* Remember how I said earlier this was England messing with other English people? Well, the colonists weren’t Americans until after they gained independence. Up until that point, they were legally English citizens. And they considered themselves to be English. Even the leaders of the independence movement knew they were English and not American. Otherwise they wouldn’t have had to declare independence from England. So Paul Revere never rode through towns crying “The British are coming! The British are coming!”. Revere and the rest of the colonials considered themselves to be British. He would have said “The regulars are coming!”.
And don’t get me started on Paul Revere. That’s another huge lie. Paul and another man, William Dawes, were dispatched from Boston to warn that British regulars were headed to Lexington to arrest Sam Adams and John Hancock, and then moving to Concorde to capture militia weapons. Dawes had left first and taken a longer route to Lexington, but he and Revere met there and had some dinner after warning Adams and Hancock. They left Lexington together and headed to Concord. Shortly after leaving, they met a friend named Dr. Samuel Prescott. The three of them headed out to Concord.
Soon after, Dawes split off to warn some locals in a nearby house when Revere and Prescott were stopped by a British patrol. Dawes saw this and made his escape. The British took Revere and Prescott to a field where the two men, still mounted, made a break for it by separating and riding off. Prescott was from the area and got away. Revere did not. He was recaptured, questioned, had his horse confiscated and let go. He walked back to Lexington on foot.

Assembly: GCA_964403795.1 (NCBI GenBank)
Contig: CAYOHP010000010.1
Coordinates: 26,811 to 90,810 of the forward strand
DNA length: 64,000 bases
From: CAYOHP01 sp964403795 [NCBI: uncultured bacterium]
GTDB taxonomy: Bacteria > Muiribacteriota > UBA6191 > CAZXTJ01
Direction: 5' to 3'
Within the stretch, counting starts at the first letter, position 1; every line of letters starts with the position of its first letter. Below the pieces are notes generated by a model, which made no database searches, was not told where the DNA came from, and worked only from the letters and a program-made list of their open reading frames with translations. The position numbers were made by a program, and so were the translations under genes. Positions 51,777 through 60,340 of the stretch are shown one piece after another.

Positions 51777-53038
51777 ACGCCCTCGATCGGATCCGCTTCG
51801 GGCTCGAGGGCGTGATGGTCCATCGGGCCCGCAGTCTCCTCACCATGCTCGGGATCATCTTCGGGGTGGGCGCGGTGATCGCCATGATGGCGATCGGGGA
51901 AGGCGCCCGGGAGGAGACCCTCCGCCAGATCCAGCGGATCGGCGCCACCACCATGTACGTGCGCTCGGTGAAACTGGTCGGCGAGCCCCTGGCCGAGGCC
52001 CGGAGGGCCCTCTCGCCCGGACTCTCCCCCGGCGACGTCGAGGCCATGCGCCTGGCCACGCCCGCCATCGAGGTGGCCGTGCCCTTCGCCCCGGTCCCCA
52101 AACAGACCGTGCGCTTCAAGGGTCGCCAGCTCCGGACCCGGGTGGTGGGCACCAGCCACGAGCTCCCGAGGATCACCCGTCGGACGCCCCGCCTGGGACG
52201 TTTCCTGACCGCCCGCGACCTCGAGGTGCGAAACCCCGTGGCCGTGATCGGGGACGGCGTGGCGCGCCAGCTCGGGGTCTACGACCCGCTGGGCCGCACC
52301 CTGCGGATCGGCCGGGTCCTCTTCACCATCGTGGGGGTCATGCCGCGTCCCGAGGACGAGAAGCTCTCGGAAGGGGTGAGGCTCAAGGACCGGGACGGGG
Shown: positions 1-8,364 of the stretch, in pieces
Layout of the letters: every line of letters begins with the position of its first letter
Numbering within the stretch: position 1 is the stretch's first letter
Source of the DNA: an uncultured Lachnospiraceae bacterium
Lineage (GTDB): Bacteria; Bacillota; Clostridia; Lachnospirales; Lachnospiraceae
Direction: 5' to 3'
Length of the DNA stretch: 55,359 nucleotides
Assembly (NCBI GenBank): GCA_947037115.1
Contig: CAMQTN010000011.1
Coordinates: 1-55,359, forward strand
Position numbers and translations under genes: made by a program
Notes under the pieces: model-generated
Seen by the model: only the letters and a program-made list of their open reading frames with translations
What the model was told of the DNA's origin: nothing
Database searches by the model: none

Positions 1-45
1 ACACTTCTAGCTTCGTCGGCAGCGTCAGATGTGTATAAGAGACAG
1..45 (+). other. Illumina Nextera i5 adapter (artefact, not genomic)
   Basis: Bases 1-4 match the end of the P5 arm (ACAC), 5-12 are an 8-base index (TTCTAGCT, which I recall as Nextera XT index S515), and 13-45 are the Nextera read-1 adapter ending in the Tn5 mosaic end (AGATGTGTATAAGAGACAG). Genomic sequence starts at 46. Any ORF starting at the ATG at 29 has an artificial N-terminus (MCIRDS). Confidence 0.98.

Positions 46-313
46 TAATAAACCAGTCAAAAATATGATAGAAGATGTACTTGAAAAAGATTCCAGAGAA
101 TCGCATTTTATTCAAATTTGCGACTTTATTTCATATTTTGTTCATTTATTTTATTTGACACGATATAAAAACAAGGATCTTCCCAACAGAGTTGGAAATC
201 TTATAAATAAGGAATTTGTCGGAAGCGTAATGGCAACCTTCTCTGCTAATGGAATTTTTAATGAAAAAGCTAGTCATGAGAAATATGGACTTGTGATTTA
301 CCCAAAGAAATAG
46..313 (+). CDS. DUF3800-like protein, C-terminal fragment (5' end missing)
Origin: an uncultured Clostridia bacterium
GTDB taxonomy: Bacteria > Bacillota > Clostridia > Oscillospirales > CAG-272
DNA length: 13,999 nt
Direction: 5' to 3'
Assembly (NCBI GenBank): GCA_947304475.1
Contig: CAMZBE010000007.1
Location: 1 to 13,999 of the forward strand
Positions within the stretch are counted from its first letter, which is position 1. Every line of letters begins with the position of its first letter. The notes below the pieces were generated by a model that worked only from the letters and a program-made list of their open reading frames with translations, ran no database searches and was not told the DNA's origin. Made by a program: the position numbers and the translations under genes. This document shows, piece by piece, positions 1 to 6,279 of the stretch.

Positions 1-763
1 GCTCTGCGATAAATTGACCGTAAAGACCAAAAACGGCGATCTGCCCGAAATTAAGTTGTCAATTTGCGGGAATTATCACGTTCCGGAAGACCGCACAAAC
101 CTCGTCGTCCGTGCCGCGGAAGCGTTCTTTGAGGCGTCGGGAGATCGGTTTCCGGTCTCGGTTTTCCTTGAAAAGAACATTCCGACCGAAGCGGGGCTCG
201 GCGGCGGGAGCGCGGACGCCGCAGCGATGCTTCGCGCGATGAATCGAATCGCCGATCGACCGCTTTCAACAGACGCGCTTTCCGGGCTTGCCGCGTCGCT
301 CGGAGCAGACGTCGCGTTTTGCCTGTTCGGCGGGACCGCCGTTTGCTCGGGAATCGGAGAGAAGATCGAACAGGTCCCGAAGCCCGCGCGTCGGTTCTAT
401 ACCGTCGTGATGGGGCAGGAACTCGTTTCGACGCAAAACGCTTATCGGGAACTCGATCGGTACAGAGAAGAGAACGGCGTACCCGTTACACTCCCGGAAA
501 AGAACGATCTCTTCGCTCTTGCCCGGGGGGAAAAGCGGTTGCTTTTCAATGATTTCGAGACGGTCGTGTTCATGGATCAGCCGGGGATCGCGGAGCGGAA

Prescott, on the other hand, made it to Concord and was able to alert everyone that the regulars were coming.
So, Paul Revere is another lie they told us in school. Not only did Longfellow embellish the story to make a good poem, Revere didn’t even make the ride! He never completed his mission! In fact, if it weren’t for the poem, ‘Paul Revere’s Ride’**, by Henry Wadsworth Longfellow, chances are no one would have ever heard of him.
** The poem is titled ‘Paul Revere’s Ride’. Many people think it’s titled ‘The Midnight Ride of Paul Revere’, but they’re wrong. That’s the second half of the first line of the poem which goes, “Listen my children and you shall hear of the midnight ride of Paul Revere.”